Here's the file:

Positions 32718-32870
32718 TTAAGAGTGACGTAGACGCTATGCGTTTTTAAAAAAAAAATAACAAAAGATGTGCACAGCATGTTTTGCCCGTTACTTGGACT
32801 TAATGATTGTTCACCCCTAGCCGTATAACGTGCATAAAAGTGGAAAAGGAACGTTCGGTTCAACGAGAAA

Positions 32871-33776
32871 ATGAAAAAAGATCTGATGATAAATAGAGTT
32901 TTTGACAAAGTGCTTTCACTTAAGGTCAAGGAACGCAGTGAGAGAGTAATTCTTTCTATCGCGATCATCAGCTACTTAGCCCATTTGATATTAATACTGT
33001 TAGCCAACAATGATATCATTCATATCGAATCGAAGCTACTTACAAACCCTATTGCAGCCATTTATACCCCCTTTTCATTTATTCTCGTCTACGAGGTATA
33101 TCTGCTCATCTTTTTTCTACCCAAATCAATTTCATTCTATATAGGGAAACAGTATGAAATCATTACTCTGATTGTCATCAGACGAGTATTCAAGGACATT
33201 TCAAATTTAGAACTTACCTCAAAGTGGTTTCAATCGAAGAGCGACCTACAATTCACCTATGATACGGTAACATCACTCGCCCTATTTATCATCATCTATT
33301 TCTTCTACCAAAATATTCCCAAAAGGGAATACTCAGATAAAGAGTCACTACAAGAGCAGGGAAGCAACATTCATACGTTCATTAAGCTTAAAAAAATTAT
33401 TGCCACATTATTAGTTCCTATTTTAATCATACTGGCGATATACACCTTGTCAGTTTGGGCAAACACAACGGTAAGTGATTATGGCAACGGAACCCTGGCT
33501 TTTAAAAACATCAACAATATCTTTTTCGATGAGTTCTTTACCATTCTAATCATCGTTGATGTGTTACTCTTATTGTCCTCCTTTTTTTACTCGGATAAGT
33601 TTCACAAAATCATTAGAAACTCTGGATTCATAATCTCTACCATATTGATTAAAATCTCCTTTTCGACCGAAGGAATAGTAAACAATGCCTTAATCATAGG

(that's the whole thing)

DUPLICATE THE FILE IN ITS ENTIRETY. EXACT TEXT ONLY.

Positions 32718-32870
32718 TTAAGAGTGACGTAGACGCTATGCGTTTTTAAAAAAAAAATAACAAAAGATGTGCACAGCATGTTTTGCCCGTTACTTGGACT
32801 TAATGATTGTTCACCCCTAGCCGTATAACGTGCATAAAAGTGGAAAAGGAACGTTCGGTTCAACGAGAAA

Positions 32871-33776
32871 ATGAAAAAAGATCTGATGATAAATAGAGTT
32901 TTTGACAAAGTGCTTTCACTTAAGGTCAAGGAACGCAGTGAGAGAGTAATTCTTTCTATCGCGATCATCAGCTACTTAGCCCATTTGATATTAATACTGT
33001 TAGCCAACAATGATATCATTCATATCGAATCGAAGCTACTTACAAACCCTATTGCAGCCATTTATACCCCCTTTTCATTTATTCTCGTCTACGAGGTATA
33101 TCTGCTCATCTTTTTTCTACCCAAATCAATTTCATTCTATATAGGGAAACAGTATGAAATCATTACTCTGATTGTCATCAGACGAGTATTCAAGGACATT
33201 TCAAATTTAGAACTTACCTCAAAGTGGTTTCAATCGAAGAGCGACCTACAATTCACCTATGATACGGTAACATCACTCGCCCTATTTATCATCATCTATT
33301 TCTTCTACCAAAATATTCCCAAAAGGGAATACTCAGATAAAGAGTCACTACAAGAGCAGGGAAGCAACATTCATACGTTCATTAAGCTTAAAAAAATTAT
33401 TGCCACATTATTAGTTCCTATTTTAATCATACTGGCGATATACACCTTGTCAGTTTGGGCAAACACAACGGTAAGTGATTATGGCAACGGAACCCTGGCT
33501 TTTAAAAACATCAACAATATCTTTTTCGATGAGTTCTTTACCATTCTAATCATCGTTGATGTGTTACTCTTATTGTCCTCCTTTTTTTACTCGGATAAGT
33601 TTCACAAAATCATTAGAAACTCTGGATTCATAATCTCTACCATATTGATTAAAATCTCCTTTTCGACCGAAGGAATAGTAAACAATGCCTTAATCATAGG